The Turing Trap is called a "trap" because of its seductive power. It has long become the holy grail in AI research, something that is rarely questioned but pursued with fervor. For example, in your experience, how much is the premise of AI research called into question in other engineering contexts like courses, tech companies, and product meetings (a lot? a little? not at all?)? While there ought to be room to explore human-like machines, the peril is that this narrative would dominate the conversation, impoverish the imagination, and make uncritical nerds of us all in a staggering groupthink regarding one of the most powerful technologies of our time.
Making Things to Think With
In our critical making course, we have always asked a fundamental question, "what do we (really) want from artificial intelligence?". And instead of focusing on, say, "how do we make AI more clever or more powerful", the goal of this course has always been to explore questions like "how do we want to live with AI? And through what we design with AI, how do we want to live with one another?" and ideas such as "AI as tools, not oracles". In the spirit of our critical making course on Music and AI, this final project asks you to reflect on these questions and design/extend a system to explore the idea of escaping from the Turing Trap. The truth is, of course, all of you have been doing this all along in this course, from your display of vast human creativity (especially as you grappled with the limitations of AI tools) in poetry tools, beautiful audio mosaics, and playful wekinations of the world around you.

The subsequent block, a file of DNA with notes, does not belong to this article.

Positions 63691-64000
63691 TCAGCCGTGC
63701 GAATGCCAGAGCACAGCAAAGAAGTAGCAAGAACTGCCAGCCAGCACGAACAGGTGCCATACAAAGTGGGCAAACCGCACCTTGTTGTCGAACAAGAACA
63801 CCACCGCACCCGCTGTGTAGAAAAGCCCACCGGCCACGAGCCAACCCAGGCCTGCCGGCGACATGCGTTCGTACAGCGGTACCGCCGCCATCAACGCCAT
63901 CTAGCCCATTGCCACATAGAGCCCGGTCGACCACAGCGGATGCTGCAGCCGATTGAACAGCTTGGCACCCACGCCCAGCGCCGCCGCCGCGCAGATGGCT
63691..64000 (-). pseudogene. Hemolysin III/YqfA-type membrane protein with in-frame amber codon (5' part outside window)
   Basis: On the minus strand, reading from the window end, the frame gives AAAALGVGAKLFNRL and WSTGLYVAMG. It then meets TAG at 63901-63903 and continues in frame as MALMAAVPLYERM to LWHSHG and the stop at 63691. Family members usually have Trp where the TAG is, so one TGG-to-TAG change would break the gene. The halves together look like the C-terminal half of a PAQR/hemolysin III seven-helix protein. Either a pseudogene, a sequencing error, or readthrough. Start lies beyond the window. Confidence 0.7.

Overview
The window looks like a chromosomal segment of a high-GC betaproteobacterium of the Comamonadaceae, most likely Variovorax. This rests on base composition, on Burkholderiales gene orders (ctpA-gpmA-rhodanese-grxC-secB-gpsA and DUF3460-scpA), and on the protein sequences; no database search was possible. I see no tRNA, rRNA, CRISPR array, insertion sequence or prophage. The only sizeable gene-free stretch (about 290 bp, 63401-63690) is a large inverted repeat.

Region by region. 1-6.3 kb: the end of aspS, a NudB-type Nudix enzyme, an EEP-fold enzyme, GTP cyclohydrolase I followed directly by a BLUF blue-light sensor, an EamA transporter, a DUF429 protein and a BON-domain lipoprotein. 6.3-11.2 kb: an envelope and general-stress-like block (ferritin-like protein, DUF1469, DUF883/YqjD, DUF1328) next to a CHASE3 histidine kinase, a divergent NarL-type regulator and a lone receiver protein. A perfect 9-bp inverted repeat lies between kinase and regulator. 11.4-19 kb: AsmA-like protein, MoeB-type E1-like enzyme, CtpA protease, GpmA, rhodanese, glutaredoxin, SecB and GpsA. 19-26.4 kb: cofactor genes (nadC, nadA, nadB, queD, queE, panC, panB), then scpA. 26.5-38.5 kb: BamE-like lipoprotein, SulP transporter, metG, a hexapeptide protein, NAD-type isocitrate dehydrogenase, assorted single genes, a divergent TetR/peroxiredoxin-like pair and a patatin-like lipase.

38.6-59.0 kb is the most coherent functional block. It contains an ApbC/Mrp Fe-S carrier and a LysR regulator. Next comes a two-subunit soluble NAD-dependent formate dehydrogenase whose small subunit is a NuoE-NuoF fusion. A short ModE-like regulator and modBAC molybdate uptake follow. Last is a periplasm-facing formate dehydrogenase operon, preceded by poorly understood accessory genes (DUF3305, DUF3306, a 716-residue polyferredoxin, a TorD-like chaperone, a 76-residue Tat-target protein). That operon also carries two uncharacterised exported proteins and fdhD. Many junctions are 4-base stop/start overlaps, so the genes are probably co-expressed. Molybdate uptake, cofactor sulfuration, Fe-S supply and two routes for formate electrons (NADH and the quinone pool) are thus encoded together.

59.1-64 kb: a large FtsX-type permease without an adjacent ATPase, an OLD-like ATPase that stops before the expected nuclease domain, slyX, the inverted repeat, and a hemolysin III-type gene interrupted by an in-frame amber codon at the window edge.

One final project is not going to turn the tide on the Turing Trap. But here and now is as good a time to start as any.
- Part A: identify something you created this quarter in Music and AI that you were glad to have created and that you'd like to present in the final presentations. You are welcome to polish it but chances are, if you are already happy with it, you probably don't need to do much to it